With ongoing retreat and thinning of Arctic sea ice (Reference Wang and OverlandWang and Overland, 2009; Reference Stroeve, Serreze, Holland, Kay and MaslanikStroeve and others, 2012) and growing commercial interest in resource extraction and marine navigation (Arctic Council, 2009; Reference SchmidtSchmidt, 2011), there is an increasing demand for observational data of ice thickness and velocity. Although a growing number of pan-Arctic and regional sea-ice thickness datasets are becoming publicly available (e.g. Reference KurtzKurtz and others, 2009; Reference LaxonLaxon and others, 2013), their usefulness for regulatory and operational purposes is limited by spatial resolution and error characteristics. Altimetry-derived ice thicknesses suffer from large errors, primarily due to uncertainties in the snow depth and the densities of the sea ice and snow. Reference Kwok and CunninghamKwok and Cunningham (2008) estimate that the uncertainties in densities alone account for 10–20% of the variance in Arctic sea-ice thickness calculated using Ice Cloud and land Elevation Satellite (ICESat) data. Moreover, the spatial resolution of these satellite-derived products is too coarse to resolve pressure ridges, which comprise the thickest elements of the ice cover.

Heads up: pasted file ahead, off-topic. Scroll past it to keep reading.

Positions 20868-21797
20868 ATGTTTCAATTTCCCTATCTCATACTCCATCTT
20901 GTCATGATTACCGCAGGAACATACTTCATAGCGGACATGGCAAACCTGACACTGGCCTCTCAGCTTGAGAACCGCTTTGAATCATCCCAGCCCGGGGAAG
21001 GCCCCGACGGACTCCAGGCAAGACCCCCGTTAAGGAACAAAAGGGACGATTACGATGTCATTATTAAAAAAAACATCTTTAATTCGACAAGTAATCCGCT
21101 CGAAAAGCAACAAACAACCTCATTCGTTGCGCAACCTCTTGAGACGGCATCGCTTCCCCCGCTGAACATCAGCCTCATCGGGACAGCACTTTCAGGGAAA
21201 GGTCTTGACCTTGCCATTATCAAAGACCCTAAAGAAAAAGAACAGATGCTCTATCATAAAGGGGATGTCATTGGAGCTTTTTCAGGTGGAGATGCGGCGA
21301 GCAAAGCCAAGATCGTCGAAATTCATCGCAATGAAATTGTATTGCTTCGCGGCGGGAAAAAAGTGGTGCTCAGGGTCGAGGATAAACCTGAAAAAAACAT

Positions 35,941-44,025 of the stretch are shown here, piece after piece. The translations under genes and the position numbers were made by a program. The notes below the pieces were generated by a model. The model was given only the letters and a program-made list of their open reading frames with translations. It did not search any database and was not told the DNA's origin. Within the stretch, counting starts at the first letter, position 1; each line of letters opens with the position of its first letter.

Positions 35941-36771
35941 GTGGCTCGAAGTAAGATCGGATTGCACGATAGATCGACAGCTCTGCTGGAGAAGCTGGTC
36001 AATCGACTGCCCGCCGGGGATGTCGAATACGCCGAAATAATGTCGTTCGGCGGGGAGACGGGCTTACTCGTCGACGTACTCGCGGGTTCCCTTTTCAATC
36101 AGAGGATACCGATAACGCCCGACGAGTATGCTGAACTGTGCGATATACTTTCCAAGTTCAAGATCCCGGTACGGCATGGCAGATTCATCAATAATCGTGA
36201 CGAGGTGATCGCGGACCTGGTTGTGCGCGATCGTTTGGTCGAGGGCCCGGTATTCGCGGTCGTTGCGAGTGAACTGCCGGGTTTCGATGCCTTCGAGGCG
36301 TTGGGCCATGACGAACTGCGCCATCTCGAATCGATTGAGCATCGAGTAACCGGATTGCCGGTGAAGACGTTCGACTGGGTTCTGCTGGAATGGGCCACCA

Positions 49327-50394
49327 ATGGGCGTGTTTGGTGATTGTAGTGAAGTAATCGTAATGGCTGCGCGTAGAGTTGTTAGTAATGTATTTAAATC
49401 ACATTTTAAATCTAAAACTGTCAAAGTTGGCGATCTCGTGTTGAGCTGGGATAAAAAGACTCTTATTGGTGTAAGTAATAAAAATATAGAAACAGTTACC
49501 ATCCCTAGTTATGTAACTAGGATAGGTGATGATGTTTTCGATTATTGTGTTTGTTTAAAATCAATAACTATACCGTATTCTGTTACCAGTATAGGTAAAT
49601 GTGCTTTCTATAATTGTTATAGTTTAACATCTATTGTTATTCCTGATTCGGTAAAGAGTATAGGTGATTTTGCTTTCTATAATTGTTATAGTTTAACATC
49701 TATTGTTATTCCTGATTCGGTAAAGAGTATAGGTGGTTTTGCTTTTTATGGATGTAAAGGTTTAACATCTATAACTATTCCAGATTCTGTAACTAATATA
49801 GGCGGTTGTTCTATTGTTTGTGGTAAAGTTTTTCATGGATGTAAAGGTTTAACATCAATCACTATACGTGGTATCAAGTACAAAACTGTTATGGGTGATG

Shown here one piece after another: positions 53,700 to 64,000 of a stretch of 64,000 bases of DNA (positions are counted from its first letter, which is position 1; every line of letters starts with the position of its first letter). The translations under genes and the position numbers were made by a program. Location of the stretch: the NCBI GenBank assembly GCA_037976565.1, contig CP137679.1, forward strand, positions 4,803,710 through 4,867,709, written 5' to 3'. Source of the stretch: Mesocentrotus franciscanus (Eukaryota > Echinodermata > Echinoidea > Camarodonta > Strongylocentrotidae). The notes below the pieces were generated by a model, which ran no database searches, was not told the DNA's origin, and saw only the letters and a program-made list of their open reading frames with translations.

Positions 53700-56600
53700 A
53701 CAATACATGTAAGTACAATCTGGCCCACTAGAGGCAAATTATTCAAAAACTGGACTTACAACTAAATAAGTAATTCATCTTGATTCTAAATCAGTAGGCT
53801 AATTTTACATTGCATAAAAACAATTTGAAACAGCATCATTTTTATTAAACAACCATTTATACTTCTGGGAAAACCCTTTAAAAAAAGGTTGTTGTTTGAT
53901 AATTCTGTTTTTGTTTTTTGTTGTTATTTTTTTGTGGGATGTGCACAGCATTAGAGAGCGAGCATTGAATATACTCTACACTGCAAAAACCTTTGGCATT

Airborne and submarine platforms provide the best means of obtaining sea-ice thickness data at intermediate spatial scales that sample enough ice to obtain useful thickness statistics while also resolving individual ridges. Airborne thickness surveys use altimetric techniques similar to those used from space or employ a combination of altimetry and electromagnetic induction (Reference Haas, Lobach, Hendricks, Rabenstein and PfafflingHaas and others, 2009, Reference Haas, Hendricks, Eicken and Herber2010) to calculate total snow and ice thickness without requiring knowledge of their densities. Upward-looking sonar on naval submarines travelling beneath the ice has provided a wealth of data on sea-ice thicknesses dating back to the early 1970s (Reference Thorndike, Rothrock and ColonyThorndike and others, 1975), but in recent years it has become more common to use moored Ice Profiling Sonars (IPSs) to observe the ice as it passes overhead (e.g. Reference Melling, Johnston and RiedelMelling and others, 1995; Reference HansenHansen and others, 2013). Submarine methods also use a form of altimetry to determine ice thickness, but instead of measuring freeboard they measure the draft of ice and are therefore less sensitive to uncertainties in the densities of snow, ice and water and to snow depth (Reference Forsström and GerlandForsström and others, 2011).